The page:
AbstractIn contrast to the traditional metal hydrides, in which hydrogen storage involves the reversible hydrogen entering/exiting
of the host hydride lattice, LiBH4 releases hydrogen via decomposition that produces segregated LiH and amorphous B phases.
This is obviously the reason why lithium borohydride applications in fuel cells so far meet only one requirement – high hydrogen storage
capacity. Nevertheless, its thermodynamics and kinetics studies are very active today and efficient ways to meet fuel cell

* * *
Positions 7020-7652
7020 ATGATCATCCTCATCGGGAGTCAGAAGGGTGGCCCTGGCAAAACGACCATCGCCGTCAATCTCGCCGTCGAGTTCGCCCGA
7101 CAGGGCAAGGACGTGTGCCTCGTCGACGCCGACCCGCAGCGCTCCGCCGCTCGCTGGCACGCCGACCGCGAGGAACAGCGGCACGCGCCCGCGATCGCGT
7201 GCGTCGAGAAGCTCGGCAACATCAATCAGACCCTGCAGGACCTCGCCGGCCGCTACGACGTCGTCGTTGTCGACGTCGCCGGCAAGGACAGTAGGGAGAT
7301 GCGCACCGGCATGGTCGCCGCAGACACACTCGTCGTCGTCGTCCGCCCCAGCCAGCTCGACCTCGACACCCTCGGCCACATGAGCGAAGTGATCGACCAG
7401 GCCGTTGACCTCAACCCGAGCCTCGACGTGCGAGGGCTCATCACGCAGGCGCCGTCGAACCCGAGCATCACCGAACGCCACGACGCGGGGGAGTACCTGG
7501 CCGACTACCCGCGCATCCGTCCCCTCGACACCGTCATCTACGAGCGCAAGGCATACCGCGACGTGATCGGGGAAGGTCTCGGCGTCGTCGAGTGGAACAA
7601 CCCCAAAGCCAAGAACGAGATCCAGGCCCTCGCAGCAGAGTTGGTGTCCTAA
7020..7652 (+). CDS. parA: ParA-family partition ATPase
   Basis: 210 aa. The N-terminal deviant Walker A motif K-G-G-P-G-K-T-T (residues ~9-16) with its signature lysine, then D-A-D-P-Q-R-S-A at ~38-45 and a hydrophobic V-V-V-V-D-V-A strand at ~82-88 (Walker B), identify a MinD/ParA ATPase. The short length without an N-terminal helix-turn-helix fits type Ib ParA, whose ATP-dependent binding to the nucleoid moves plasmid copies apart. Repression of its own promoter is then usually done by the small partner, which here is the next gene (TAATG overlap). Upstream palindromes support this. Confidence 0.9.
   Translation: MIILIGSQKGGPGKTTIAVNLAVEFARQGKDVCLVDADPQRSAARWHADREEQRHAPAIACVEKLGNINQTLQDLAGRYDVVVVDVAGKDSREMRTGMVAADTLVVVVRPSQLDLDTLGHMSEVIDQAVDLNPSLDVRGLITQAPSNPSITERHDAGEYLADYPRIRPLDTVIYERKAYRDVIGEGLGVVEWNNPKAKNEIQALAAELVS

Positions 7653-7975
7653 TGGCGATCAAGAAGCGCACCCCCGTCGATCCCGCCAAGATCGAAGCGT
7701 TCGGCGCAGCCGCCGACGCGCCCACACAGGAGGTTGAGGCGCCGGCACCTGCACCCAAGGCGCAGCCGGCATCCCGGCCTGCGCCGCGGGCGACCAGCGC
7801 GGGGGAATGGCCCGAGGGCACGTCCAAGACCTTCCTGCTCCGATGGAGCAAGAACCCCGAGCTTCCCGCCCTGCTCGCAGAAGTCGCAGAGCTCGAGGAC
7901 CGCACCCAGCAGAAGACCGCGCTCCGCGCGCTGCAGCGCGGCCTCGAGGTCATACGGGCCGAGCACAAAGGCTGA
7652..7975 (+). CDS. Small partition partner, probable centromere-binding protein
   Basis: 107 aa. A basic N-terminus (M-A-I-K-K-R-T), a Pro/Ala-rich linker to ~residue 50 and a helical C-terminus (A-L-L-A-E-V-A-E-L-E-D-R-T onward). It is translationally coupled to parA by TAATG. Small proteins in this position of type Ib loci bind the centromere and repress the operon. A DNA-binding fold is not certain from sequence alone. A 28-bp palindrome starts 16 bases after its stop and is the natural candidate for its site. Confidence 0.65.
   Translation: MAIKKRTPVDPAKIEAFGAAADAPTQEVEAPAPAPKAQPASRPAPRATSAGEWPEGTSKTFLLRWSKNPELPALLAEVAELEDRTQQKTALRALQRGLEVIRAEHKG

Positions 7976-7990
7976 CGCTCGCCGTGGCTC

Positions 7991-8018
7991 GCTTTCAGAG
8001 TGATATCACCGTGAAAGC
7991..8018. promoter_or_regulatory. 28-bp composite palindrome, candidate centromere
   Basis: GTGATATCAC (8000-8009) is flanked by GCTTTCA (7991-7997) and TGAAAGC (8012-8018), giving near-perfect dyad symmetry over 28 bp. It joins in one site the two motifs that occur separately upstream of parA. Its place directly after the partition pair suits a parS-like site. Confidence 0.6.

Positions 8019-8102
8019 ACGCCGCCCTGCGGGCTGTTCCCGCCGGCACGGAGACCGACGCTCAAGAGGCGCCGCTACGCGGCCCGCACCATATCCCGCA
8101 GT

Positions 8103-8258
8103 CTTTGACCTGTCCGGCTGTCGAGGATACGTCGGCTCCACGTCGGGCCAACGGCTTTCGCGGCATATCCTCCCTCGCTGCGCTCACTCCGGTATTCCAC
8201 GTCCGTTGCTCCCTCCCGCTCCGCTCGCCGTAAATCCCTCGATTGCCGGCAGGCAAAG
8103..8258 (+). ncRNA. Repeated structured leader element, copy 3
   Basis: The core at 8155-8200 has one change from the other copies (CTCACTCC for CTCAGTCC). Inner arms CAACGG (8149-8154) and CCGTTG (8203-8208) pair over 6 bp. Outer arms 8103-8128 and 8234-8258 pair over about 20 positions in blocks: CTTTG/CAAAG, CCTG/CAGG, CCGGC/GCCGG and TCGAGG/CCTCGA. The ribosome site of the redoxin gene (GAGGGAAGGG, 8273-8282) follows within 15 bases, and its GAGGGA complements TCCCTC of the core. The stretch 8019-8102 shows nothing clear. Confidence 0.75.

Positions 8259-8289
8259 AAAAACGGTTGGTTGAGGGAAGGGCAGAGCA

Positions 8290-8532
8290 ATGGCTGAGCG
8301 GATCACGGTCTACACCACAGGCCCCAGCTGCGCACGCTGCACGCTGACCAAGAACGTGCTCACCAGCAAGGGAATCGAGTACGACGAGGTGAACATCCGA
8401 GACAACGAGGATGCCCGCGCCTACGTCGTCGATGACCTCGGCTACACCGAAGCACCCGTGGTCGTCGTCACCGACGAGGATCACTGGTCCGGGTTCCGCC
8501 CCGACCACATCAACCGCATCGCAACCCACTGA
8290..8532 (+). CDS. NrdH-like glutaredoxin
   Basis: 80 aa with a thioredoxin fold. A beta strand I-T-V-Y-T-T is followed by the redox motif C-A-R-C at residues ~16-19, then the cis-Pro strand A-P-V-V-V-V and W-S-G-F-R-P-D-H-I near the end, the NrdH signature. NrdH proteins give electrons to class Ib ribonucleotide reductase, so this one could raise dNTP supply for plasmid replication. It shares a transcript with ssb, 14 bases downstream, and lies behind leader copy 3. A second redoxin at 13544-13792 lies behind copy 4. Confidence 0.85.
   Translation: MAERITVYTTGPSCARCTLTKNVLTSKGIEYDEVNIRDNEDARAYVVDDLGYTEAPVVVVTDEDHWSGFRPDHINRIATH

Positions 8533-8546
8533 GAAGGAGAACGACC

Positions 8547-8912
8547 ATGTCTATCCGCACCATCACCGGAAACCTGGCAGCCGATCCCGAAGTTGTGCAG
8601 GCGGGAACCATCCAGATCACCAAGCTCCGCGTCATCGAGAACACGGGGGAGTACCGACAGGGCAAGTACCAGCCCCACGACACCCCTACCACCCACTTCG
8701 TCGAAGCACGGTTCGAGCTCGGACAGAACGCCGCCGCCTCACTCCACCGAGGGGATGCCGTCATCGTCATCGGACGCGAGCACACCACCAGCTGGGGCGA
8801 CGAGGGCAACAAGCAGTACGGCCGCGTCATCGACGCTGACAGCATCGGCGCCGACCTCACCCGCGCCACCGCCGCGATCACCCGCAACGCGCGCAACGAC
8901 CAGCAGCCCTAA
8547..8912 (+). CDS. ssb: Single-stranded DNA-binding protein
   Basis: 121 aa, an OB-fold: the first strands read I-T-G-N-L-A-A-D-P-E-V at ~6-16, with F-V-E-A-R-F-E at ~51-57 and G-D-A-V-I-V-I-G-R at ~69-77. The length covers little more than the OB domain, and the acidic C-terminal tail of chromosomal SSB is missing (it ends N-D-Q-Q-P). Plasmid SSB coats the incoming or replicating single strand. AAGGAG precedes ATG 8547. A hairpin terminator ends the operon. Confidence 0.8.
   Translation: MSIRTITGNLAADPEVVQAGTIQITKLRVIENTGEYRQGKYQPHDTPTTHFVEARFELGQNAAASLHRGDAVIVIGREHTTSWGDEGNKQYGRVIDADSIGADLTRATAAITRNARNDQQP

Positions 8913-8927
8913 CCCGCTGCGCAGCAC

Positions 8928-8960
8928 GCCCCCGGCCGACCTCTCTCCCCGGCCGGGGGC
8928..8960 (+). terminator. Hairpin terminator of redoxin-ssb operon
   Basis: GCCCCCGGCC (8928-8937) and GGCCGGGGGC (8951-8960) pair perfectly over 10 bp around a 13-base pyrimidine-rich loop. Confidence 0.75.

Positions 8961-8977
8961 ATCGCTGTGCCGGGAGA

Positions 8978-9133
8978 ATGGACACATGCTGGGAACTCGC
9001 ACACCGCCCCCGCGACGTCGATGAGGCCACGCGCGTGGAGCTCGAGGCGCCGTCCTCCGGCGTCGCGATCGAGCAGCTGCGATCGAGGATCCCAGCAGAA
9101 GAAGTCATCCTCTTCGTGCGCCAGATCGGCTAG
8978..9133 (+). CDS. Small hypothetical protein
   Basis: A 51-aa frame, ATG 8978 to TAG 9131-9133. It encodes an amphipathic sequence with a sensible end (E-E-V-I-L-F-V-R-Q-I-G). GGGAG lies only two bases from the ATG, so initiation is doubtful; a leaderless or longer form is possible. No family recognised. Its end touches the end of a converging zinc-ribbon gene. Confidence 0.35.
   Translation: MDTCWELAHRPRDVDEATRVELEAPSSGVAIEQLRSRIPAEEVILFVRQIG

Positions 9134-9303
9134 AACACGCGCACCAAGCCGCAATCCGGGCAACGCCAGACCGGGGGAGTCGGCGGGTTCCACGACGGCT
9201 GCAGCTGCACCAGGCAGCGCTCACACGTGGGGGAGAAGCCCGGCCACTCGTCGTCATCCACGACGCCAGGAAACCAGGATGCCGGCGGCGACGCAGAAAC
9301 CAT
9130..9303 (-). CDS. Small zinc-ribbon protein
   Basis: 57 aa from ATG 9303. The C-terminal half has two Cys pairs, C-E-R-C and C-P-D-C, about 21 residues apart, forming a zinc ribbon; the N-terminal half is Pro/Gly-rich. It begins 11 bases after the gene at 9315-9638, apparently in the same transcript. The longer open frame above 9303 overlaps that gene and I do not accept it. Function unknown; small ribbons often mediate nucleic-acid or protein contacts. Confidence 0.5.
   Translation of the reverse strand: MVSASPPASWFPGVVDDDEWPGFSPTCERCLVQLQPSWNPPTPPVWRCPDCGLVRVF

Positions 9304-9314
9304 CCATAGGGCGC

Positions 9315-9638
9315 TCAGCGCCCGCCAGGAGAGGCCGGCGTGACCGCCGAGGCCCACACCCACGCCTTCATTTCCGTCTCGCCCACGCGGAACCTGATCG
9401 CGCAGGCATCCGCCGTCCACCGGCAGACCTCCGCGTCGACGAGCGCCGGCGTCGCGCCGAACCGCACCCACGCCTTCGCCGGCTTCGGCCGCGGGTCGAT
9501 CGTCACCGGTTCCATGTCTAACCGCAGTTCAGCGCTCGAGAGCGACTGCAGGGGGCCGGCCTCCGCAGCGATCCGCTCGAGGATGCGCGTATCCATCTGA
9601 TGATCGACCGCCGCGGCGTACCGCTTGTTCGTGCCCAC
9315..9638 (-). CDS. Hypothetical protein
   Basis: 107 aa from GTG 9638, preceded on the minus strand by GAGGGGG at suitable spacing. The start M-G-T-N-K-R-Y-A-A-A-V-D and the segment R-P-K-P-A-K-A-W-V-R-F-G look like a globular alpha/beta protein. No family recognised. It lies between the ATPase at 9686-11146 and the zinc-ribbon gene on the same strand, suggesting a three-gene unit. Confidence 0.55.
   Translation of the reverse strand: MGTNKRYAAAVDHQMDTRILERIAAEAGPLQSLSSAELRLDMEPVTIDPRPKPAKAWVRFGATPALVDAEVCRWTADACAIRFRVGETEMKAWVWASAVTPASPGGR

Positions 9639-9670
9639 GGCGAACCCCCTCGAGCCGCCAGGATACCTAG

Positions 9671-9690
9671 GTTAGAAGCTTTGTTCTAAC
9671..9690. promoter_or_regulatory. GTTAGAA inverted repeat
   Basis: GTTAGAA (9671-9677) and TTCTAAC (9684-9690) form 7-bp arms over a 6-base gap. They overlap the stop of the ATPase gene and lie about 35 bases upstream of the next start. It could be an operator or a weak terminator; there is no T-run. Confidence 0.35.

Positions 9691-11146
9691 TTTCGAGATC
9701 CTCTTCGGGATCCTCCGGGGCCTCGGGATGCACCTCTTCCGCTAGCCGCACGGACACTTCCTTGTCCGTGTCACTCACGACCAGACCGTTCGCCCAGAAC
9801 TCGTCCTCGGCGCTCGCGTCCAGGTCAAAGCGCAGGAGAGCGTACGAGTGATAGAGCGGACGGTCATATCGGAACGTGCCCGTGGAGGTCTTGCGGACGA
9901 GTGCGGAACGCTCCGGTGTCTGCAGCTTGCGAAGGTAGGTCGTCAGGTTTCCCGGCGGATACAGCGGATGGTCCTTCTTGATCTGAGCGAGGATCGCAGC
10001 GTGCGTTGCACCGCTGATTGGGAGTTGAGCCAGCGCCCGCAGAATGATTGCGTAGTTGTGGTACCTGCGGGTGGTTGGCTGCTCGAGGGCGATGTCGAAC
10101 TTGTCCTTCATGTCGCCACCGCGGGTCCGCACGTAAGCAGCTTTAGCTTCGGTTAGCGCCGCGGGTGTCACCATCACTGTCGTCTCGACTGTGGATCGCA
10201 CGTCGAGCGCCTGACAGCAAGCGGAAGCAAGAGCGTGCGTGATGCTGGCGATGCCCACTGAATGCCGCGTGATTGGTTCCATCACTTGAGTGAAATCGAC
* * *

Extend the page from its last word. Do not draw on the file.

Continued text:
requirements might be done through lowering the temperature for hydrogenation/dehydrogenation and suitable catalyst.
Some improvements are expected to enable LiBH4 to be used in on-board hydrogen storage.